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“RENÉE IN A FRIDA KAHLO MOOD, WEARING HER CHIFFON GUCCI DRESS. THE CHAIR SHE FOUND AT AN ANTIQUE SHOP, SHE GOT REFURBISHED BY A.TL AGENCY. THE WHITE GOLD RING WITH PEARLS AND 1 LITTLE YELLOW DIAMOND WAS ESPECIALLY DESIGNED FOR HER, LUCKY LADY…”

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Fashion History Talks! In conversation with Tziporah Salamon

“It was Matisse that turned my eyes into diamonds.” Tziporah Salamon

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Small Odalisque in Purple Robe by Henri Matisse, 1937, Private Collection.

It is one thing to admire the art of dress, it is another thing entirely to be its living embodiment. And yet, that is exactly what the enchanting, inimitable Tziporah Salamon represents: a walking painting. the-art-of-dressing-book-cover-rizzoliEach of Tziporah’s thoughtfully-crafted ensembles are a work of art, beautifully composed from a lifetime of collecting clothing and accessories from around the world and throughout history. Liquid Chinese-embroidered silk jackets in bright magenta, floral-sprinkled beach pajamas paired with the perfect green hat, a self-styled turban fashioned from Japanese ikat–such are the things that dreams are made of–or quiet literally, the visual manifestation of one woman’s life lived in color. To see Tziporah is to smile.

A personal stylist, fashion consultant, author and performance artist, is it any wonder that Tziporah is also a recognized New York style icon and fashion model? A staple of the beloved street-style photography of the late, great Bill Cunningham, she has starred in both a groundbreaking Lanvin ad campaign and Ari Seth Cohen’s widely-acclaimed documentary Advanced Style, as well as his blog and book of the same name. It is perhaps of no surprise that the woman herself is as captivating as the clothing she wears. Thank you, Tziporah, for being the latest interviewee on The Art of Dress!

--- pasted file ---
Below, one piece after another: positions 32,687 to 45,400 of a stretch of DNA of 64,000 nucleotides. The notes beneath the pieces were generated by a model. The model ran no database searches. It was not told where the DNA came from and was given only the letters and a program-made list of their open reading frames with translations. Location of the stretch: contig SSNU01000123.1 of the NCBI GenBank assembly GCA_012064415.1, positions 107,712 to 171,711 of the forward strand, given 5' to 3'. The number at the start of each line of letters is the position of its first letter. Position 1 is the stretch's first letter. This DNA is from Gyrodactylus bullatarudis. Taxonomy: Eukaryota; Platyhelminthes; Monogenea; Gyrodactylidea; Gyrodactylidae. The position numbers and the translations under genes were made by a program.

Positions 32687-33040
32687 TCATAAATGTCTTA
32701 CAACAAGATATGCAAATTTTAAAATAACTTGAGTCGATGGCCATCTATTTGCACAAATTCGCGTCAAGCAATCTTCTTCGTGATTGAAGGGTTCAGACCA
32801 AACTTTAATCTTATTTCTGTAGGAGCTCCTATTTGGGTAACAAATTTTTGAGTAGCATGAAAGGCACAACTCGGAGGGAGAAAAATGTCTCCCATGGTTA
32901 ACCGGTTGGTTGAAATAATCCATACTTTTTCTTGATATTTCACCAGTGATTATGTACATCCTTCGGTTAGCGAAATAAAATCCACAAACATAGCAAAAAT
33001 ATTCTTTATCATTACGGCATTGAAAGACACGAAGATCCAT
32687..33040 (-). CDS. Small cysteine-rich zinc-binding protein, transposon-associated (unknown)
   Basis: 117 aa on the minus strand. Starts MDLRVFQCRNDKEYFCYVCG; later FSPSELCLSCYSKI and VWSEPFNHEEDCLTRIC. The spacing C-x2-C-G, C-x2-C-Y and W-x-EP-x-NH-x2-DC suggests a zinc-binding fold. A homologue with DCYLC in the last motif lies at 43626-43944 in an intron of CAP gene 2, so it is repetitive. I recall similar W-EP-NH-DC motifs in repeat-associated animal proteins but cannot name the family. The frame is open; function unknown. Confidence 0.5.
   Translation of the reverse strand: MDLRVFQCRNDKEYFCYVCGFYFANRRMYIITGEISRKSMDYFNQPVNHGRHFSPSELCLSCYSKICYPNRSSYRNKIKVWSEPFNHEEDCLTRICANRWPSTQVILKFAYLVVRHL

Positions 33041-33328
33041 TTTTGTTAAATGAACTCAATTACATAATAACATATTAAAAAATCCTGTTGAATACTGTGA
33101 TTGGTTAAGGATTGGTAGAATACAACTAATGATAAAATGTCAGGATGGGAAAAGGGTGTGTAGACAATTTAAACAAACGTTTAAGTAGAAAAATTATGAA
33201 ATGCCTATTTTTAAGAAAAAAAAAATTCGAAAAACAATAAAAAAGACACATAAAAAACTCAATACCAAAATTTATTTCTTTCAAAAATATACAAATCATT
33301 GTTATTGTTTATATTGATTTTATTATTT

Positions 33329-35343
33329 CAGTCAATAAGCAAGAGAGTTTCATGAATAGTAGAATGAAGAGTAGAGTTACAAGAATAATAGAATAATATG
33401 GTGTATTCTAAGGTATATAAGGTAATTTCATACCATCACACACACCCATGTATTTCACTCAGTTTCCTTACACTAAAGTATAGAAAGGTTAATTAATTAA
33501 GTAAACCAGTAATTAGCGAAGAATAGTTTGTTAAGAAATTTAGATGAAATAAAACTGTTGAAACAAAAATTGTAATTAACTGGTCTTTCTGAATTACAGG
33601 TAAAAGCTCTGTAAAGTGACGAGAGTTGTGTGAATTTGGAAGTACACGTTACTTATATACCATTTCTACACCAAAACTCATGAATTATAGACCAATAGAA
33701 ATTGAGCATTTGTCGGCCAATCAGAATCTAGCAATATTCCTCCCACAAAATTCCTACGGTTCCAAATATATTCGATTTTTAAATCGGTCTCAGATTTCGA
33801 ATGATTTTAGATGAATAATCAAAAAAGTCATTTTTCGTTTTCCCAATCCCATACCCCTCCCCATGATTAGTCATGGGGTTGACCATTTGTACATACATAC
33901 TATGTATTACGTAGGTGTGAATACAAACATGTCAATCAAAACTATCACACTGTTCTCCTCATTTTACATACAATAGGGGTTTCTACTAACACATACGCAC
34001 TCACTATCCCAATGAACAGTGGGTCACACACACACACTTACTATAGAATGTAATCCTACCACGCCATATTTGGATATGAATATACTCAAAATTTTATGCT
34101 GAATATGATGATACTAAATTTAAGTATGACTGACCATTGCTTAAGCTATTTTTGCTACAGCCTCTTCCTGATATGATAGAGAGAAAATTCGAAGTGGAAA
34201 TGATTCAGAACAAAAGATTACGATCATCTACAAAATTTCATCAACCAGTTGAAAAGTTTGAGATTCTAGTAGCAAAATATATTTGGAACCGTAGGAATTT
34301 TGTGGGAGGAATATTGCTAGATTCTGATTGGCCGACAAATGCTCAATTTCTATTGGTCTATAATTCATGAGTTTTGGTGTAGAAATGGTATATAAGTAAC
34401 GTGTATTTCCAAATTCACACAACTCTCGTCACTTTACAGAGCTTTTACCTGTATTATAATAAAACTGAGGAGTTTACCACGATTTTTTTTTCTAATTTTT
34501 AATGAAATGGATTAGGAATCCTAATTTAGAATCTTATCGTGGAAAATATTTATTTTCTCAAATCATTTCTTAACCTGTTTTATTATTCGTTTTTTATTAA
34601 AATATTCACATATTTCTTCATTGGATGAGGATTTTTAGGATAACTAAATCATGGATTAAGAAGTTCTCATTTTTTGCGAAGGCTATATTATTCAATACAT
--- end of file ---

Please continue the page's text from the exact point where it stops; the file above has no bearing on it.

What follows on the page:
Tell us about yourself and what you do as it relates to the history of fashion and dress.

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Photograph by Ivy Ney.

 As the daughter of parents who both sewed for a living, I grew up surrounded by cloth. My parents, Hungarian Jews, were accomplished craftsmen, with highly evolved skills. They both made all my clothes. From day one, I was swathed in the clothing of royalty – measured and fit to my exact measures and designed and executed to perfection by both of them. Dad was a master tailor who survived the Holocaust by sewing the Nazi uniforms (and you know how perfect those were) and mom could not only sew, but knit, crochet and embroider. So not only did I have the perfect sky blue hand-knit sweater to pair with the perfectly forming accordion pleats navy blue skirt which sometimes turned into a jumper, but the sweater would have a wreath of flowers, or a few birds, embroidered to it. The same with the royal blue velvet dress with ruffles on the bottom.  Or my father’s red toggle button wool coat with a Little Red Riding Hood hood. Or his knickers, and shorts with suspenders. My clothes were the stuff of dreams, of royalty, of Hollywood glamour.